How do I use styptic powder?
Just dip the injured area into a container or small bowl of the powder.
Always pour some styptic powder out into a separate bowl; do not dip any injured claws directly into the main styptic container, as this could cause all of the powder to become a bit dirty. It is also easier if using a separate container.
You only need to lightly cover the affected area – don’t overdo it. Bleeding should stop immediately, but if not, apply some light pressure and dip again.
If bleeding still doesn’t stop, see a veterinarian ASAP.
How does styptic powder work?
As a tiny blood vessel (the ‘quick’) is found running through the centre of the claw, cutting too short can cause bleeding. It can be surprising just how much blood is drawn, too. Styptic powder or gel will stop this, though.
Styptics cause hemostasis by contracting blood vessels and stopping the blood flow. It is essential that this is done ASAP, as bleeding can be painful and upsetting for your pet, and could also cause infections if left as an open wound.
It isn’t only a clotting agent, but also an antiseptic.
Can I use styptic powder on other animals?
Styptic powder is commonly used on cats, dogs, and rabbits, whose quick is found in the centre of the nail.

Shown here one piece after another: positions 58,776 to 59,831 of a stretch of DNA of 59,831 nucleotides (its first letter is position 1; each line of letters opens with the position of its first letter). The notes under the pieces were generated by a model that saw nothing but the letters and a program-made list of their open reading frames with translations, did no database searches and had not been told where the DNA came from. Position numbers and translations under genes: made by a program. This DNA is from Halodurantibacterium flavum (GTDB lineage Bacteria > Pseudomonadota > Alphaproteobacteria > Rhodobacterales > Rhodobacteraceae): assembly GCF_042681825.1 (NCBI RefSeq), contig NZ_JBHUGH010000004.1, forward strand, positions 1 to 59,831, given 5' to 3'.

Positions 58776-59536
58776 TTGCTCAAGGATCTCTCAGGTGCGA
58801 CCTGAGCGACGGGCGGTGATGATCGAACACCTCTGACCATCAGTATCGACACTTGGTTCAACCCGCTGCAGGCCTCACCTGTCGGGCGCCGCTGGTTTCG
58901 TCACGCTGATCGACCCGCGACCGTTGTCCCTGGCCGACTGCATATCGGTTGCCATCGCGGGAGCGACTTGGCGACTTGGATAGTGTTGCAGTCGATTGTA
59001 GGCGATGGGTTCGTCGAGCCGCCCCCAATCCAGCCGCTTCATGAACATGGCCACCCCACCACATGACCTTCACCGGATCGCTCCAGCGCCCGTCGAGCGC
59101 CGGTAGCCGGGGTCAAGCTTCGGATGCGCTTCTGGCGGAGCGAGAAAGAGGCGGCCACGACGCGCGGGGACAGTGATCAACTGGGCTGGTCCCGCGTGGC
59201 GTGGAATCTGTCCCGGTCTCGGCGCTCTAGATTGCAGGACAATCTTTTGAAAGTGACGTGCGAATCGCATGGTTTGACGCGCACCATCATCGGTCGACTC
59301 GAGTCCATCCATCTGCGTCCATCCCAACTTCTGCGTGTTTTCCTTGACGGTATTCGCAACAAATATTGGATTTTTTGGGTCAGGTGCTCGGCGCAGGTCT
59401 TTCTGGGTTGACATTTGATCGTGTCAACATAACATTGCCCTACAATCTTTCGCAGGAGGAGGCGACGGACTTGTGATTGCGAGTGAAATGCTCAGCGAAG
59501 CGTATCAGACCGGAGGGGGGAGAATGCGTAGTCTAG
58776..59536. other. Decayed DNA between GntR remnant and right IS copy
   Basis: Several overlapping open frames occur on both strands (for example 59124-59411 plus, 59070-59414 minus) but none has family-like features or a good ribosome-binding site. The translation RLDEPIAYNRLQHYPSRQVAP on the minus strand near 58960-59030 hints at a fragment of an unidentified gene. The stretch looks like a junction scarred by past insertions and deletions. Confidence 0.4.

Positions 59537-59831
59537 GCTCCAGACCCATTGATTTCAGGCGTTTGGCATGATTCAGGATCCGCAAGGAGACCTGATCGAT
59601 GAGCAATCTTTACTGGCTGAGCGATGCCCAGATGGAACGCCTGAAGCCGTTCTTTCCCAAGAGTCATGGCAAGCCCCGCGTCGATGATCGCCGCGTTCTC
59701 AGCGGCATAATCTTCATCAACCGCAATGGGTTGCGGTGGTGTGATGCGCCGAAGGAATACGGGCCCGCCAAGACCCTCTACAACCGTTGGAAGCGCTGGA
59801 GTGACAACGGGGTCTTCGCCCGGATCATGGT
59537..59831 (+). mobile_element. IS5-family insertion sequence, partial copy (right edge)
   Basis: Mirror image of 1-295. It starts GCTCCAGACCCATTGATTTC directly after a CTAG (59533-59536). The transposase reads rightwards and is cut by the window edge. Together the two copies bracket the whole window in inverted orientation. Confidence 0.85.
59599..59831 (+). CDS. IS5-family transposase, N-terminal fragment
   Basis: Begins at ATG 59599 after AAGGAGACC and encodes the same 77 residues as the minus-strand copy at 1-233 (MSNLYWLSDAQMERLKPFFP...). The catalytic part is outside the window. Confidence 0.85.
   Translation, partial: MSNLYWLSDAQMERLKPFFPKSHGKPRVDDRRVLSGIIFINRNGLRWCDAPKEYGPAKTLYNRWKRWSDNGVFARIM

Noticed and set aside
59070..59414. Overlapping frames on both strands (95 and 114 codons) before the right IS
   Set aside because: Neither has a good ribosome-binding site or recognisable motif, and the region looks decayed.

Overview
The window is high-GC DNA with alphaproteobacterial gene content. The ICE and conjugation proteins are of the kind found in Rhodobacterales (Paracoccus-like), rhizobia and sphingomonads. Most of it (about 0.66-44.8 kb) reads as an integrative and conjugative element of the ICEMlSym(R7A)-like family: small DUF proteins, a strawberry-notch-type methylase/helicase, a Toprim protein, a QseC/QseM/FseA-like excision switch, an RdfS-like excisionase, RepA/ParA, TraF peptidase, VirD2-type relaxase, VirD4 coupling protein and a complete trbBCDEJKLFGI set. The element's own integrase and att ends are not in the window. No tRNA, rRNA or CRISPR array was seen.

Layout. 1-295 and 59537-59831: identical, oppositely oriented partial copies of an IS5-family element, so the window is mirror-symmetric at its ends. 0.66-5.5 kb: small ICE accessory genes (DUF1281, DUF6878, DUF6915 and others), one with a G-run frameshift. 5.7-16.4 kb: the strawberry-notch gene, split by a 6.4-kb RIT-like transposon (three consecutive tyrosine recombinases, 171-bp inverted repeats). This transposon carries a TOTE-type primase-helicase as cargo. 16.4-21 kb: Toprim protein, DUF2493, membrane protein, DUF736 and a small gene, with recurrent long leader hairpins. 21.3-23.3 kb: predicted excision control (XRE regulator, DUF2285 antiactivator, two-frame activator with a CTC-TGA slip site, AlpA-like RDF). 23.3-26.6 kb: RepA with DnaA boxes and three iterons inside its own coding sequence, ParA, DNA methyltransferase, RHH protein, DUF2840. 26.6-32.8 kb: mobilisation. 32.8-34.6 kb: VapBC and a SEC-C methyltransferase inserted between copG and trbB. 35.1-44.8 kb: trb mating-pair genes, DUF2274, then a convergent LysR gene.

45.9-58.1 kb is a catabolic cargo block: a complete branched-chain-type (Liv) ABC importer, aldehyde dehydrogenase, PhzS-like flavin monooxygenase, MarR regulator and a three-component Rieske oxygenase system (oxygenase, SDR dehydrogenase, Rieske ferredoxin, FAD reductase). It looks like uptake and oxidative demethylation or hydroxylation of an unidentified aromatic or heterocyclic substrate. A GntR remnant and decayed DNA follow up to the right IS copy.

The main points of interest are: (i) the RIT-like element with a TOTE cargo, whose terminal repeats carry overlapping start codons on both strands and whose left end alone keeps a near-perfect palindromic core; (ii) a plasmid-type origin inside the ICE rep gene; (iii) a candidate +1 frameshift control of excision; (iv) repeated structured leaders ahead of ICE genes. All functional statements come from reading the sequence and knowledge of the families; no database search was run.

It can also commonly be used for injuries involving bird beaks.
How do I avoid cutting too short?
An obvious way would be to take your pet to the vet or groomers to get this done. Accidents can still occur, but they will have everything needed to hand.
If you must do this at home for whatever reason however, a pair of nail clippers with a guard on them which will prevent you from going too short, too.
But at the end of the day, as all claws are different, there is no telling just where the quick is. Some claws are also dark, so the quick is not at all visible. Because of this, always have the styptic powder to hand before cutting and keep your pet calm.
Don’t be put off by hearing that accidents can happen – it is possible, even for the professionals. Just be well prepared.